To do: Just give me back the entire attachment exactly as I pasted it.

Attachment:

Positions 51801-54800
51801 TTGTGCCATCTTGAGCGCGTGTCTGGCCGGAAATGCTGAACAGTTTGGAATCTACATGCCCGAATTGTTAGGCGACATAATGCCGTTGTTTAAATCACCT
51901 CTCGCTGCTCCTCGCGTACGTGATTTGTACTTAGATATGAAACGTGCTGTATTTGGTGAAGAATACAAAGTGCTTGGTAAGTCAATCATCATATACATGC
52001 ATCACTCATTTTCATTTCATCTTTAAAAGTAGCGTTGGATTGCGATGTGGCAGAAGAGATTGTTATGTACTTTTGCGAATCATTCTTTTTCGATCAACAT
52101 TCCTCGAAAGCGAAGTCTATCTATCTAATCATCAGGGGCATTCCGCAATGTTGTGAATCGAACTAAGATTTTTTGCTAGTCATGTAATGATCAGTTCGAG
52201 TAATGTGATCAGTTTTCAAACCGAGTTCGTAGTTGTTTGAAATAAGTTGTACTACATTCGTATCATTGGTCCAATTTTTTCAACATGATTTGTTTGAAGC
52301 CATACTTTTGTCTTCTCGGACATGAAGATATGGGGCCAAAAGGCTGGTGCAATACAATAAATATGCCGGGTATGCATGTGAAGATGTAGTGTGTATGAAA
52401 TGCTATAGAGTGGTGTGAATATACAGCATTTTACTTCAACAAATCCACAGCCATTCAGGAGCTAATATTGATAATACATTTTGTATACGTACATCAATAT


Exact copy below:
Positions 51801-54800
51801 TTGTGCCATCTTGAGCGCGTGTCTGGCCGGAAATGCTGAACAGTTTGGAATCTACATGCCCGAATTGTTAGGCGACATAATGCCGTTGTTTAAATCACCT
51901 CTCGCTGCTCCTCGCGTACGTGATTTGTACTTAGATATGAAACGTGCTGTATTTGGTGAAGAATACAAAGTGCTTGGTAAGTCAATCATCATATACATGC
52001 ATCACTCATTTTCATTTCATCTTTAAAAGTAGCGTTGGATTGCGATGTGGCAGAAGAGATTGTTATGTACTTTTGCGAATCATTCTTTTTCGATCAACAT
52101 TCCTCGAAAGCGAAGTCTATCTATCTAATCATCAGGGGCATTCCGCAATGTTGTGAATCGAACTAAGATTTTTTGCTAGTCATGTAATGATCAGTTCGAG
52201 TAATGTGATCAGTTTTCAAACCGAGTTCGTAGTTGTTTGAAATAAGTTGTACTACATTCGTATCATTGGTCCAATTTTTTCAACATGATTTGTTTGAAGC
52301 CATACTTTTGTCTTCTCGGACATGAAGATATGGGGCCAAAAGGCTGGTGCAATACAATAAATATGCCGGGTATGCATGTGAAGATGTAGTGTGTATGAAA
52401 TGCTATAGAGTGGTGTGAATATACAGCATTTTACTTCAACAAATCCACAGCCATTCAGGAGCTAATATTGATAATACATTTTGTATACGTACATCAATAT